Wouldn't it be great to fix a problem before it is a problem? And, even better with something that is simple. For decades we have talked about engagement and developing managers. It seems, from a sneak preview of Gallup's new research that much has not changed. A third of workers are highly engaged. What about the other 70%?
The study's conclusion laid out in Jim Clifton and Jim Harter's book that is to be released next month, says the overwhelming driver to sustained performance is the manager as coach. We know that, right? However, it is still a topic of deep conversation with my clients and colleagues about what is missing today.
I recently met with several of my clients to learn about their perspective on disruptors in their business and impact on talent. One theme that is emerging is the need to prepare and develop managers so that they respond to fast moving changes in the business and understand what workers want today. Workers expect to do meaningful work that supports personal growth. They are not shy to ask for and expect this.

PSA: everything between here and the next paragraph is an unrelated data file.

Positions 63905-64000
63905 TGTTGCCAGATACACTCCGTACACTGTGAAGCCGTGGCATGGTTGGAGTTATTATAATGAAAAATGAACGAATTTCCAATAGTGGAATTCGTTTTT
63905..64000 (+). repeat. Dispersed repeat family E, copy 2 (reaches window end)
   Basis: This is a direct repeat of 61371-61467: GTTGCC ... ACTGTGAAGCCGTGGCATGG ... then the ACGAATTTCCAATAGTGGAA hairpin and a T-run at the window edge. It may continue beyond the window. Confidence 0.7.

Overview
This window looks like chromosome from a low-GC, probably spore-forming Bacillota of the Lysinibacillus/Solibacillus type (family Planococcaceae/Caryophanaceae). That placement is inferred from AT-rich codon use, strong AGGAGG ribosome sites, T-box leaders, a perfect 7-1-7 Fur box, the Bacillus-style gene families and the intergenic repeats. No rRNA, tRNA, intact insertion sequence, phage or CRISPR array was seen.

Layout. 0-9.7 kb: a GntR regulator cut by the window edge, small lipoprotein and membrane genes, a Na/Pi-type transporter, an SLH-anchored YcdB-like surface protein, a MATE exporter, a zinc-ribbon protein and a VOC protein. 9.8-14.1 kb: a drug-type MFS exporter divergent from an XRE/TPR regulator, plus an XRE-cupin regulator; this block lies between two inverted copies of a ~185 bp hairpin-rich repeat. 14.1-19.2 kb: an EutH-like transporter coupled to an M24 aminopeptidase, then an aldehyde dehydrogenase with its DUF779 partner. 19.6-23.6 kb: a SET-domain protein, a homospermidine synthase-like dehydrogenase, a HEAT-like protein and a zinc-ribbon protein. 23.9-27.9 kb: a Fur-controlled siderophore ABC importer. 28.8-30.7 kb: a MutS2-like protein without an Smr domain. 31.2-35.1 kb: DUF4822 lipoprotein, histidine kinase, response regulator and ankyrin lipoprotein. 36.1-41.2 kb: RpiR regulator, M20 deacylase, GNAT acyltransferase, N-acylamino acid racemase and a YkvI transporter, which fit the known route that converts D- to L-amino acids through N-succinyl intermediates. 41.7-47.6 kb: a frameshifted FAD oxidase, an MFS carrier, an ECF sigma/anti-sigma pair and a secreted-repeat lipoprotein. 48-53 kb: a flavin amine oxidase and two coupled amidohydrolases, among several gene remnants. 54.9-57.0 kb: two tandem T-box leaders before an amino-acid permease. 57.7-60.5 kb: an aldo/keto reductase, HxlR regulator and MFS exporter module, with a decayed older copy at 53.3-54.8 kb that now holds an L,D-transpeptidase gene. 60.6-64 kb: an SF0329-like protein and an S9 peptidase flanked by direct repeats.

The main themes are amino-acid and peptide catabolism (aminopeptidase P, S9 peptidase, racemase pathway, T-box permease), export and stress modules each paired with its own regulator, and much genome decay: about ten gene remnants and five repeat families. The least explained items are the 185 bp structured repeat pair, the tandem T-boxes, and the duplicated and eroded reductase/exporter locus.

This goes for the new professional as well as the seasoned one. This past week I also had three calls from accomplished professionals in HR who see limits to their own growth in their organizations and are now exploring new opportunities. There is a problem here that we are not solving for. It is avoidable yet, with all the demands and accelerating pace of business, senior leaders have forgotten the reason we have growth in the first place. Yes, you have to have a great business model and service too but it also means equally hiring, keeping and inspiring talent. What if you could fix your problem simply by investing in managers? Hiring good ones matters. As Gallup states, they are the rocket fuel of the future.
Companies that enjoy engaged workers consistently post profit gains. What is not to like about that result? It is time to go for the simple solution, before you find that 30% or more of your best talent is planning to find the next chapter of their career somewhere else.